Landlords Rush to Buy Homes Amid Bank of England Worriesby
Buy-to-let landlords are rushing to purchase U.K. homes ahead of an increase in the stamp-duty sales tax in April.
The number of homes acquired by rental homeowners rose 71 percent in January from the same month a year earlier, according to data compiled by Countrywide Plc. the U.K.’s largest realtor. Landlords purchased 21 percent of all the homes sold in the period, compared with 17 percent a year earlier, Countrywide said.
Chancellor of the Exchequer George Osborne is raising the sales tax by three percentage points for landlords and purchasers of second homes in April, saying they may be pricing first-time buyers out of homes. The Bank of England has raised concerns that the mortgages may pose risks to financial stability because its unclear how landlords will behave if prices fall or costs of repayment increase, Deputy Governor Jon Cunliffe said Feb. 9.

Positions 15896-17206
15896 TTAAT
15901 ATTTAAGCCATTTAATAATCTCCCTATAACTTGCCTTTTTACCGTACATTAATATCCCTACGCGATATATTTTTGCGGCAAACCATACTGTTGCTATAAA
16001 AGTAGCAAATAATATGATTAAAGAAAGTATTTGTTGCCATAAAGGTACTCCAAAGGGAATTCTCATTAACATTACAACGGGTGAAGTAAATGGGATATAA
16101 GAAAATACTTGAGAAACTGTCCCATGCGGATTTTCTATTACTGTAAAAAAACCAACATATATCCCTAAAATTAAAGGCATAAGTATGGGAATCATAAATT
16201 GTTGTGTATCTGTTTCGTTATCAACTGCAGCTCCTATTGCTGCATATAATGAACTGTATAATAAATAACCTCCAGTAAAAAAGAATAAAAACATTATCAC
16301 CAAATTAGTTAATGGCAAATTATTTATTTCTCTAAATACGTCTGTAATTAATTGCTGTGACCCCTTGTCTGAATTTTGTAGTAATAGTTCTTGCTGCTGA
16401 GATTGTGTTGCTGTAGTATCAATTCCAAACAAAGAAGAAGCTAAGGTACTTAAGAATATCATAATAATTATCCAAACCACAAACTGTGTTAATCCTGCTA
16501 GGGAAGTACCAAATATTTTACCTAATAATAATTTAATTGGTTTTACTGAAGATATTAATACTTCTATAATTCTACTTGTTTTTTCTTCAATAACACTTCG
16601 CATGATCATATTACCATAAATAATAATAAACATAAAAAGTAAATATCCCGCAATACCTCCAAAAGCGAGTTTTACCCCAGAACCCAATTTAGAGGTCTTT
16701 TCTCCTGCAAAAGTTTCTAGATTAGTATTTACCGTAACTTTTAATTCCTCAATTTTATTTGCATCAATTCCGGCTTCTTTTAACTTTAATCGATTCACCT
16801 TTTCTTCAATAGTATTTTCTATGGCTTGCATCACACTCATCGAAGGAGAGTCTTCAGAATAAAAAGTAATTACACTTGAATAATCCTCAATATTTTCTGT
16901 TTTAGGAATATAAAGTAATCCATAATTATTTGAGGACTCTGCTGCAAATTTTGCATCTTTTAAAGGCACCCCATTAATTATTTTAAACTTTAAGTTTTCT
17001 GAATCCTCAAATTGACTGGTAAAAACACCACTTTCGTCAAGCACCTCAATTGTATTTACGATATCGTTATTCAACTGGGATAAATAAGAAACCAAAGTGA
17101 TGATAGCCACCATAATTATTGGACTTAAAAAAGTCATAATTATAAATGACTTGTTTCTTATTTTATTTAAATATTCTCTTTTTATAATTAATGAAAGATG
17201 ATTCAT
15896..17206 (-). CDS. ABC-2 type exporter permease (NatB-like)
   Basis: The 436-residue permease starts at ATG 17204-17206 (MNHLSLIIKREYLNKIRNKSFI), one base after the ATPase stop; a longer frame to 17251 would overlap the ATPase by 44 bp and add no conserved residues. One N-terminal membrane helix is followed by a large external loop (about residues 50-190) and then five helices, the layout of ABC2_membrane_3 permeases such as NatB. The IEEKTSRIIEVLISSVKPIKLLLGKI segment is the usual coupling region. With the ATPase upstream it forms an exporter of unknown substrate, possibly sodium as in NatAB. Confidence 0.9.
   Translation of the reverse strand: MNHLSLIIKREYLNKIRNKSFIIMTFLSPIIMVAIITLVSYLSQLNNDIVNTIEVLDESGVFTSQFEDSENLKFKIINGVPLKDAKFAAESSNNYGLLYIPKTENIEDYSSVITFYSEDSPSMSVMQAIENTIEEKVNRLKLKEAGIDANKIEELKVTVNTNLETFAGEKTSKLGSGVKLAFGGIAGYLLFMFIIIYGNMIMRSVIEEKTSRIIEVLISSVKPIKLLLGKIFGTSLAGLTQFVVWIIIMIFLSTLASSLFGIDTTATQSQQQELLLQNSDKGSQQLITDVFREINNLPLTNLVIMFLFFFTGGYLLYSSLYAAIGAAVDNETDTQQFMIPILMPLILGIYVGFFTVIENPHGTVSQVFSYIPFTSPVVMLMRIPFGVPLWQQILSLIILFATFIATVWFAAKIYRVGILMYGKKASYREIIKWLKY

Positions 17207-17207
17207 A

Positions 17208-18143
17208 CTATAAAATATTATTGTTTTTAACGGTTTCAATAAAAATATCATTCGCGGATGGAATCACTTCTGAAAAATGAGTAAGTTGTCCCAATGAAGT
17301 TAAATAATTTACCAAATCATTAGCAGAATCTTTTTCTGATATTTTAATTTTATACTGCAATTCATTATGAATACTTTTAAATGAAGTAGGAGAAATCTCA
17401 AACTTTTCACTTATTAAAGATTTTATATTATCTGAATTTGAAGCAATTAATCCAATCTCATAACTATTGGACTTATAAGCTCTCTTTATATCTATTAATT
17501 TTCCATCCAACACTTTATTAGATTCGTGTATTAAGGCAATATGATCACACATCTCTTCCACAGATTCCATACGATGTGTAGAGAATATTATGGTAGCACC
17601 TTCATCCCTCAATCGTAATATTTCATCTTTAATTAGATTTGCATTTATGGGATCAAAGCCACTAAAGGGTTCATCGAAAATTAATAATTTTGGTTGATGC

“The jump in activity comes despite many landlords being concerned by the current focus of government on home ownership” at the expense of rental homes, said Johnny Morris, research director at Countrywide. “The reduction in mortgage-interest rate relief due to start in 2017 and prospects of future regulation has left many landlords considering their position, meaning we’ll likely see a drop in investor activity after April.”
Loans to buy-to-let landlords rose 41 percent by value from a year earlier, according to data compiled by the Council of Mortgage Lenders. That compares with a 14 percent increase in lending to first-time buyers in the same period.
Properties purchased as second homes rose to 4 percent of the total for the period, from 2 percent a year earlier, according to Countrywide.
Explore Housing Prices in London
In the private sector, the average London household paid 298 pounds ($427) a week in rent, a 17-pound increase from a year earlier, according to the 2014-2015 English Housing Survey. Rents nationally remained unchanged, according to the report published Thursday.